Yet both countries could have acted to avoid getting to this point.

Sudan’s relations with South Sudan began deteriorating from the moment the latter seceded, with political, territorial and financial disputes triggering military confrontation within months. The opportunity was missed of holding negotiations prior to independence on what proportion the South would get of Sudan’s water allocation, which would have enabled Khartoum to safeguard its interests. Water issues have since been overshadowed by other quarrels.

For Egypt, the Nile Water question arguably represents the greatest of the country’s many Mubarak-era foreign policy failures. The former regime neglected Africa diplomatically, and failed to sustain Egypt’s once-strong relations with the countries concerned. Its most tangible failure in this regard was its inability to persuade South Sudan to agree to the resumption of work on the long-stalled Jonglei Canal project, designed to save between 40 and 50 billion cubic meters of Nile water annually from evaporation.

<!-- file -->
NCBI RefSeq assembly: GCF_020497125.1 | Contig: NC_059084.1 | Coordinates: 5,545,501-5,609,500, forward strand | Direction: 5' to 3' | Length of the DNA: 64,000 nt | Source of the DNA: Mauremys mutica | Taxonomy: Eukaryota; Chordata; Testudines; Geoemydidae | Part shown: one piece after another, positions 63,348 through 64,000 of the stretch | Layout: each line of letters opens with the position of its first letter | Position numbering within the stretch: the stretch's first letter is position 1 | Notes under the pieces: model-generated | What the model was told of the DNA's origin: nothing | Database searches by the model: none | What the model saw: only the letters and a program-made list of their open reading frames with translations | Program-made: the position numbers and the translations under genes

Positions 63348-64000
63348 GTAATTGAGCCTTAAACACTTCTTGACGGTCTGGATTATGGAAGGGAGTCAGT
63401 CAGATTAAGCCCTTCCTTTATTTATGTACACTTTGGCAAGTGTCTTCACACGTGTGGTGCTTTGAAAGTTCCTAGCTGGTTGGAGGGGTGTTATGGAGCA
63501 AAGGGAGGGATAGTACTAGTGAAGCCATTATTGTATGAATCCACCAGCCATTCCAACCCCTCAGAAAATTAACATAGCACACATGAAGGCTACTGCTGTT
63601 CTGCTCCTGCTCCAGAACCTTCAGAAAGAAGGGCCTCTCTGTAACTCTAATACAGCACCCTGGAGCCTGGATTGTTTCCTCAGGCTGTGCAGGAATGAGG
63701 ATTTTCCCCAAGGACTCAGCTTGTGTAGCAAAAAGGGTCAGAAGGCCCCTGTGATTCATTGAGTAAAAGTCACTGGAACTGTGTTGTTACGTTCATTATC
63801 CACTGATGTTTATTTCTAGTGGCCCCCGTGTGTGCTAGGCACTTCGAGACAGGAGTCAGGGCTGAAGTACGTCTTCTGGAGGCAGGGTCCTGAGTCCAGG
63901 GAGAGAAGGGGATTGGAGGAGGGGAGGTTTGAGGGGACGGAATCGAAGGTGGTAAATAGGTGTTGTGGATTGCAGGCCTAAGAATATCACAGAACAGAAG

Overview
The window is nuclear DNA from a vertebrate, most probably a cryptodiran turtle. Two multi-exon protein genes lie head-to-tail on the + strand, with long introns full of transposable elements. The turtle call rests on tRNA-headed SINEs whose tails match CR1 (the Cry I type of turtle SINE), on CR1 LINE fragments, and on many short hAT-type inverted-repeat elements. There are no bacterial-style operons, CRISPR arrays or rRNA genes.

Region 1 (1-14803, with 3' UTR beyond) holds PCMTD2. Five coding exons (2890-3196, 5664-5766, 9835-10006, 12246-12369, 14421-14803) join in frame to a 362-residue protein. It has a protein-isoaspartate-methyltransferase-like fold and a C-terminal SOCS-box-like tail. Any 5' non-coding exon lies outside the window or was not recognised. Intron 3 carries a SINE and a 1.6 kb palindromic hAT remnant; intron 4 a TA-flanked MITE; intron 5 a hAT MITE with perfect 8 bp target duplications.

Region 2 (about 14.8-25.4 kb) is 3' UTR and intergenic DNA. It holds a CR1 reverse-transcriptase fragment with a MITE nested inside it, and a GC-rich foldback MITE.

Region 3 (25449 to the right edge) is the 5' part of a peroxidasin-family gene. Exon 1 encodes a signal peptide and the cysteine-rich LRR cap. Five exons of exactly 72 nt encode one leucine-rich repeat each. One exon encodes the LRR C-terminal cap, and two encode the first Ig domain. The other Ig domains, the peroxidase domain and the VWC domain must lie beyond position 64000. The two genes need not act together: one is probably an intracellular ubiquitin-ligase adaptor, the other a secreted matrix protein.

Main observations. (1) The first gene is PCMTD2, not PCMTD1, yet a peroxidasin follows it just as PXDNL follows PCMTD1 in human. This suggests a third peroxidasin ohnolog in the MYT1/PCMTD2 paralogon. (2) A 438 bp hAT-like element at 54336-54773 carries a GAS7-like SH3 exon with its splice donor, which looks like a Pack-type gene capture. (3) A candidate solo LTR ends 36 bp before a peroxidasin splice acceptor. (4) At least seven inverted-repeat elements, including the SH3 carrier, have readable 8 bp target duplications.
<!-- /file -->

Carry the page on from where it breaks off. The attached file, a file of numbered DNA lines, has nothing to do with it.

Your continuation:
Israel was quick to fill the vacuum. It has seized every possible opportunity to offer its backing to water projects in the upstream countries, through which to both put pressure on Egypt and Sudan, and gain leverage to help overcome its own water shortage.

July 30, 2012 - Posted by | Economics, Timeless or most popular | , , , , , ,

3 Comments »

  1. That’s what Zionist Khazar Jews are famous for ….Lie, steal and live on other peoples property.

    Comment by B.Benhamid | July 30, 2012 | Reply

  2. This is an issue of leaders who lack vision. For years I looked at the Nile Delta and knew that was the most important area of strategic control, more important than the oil. That’s why Sudan should have come to an agreement with the South and the breaking up of the country could have been avoided. Ghadaffi was a leader with a vision for Africa and understood the strategic value of the Nile delta. That’s why he had to be removed. As time unfolds, the real reasons for the war in Libya would become clearer.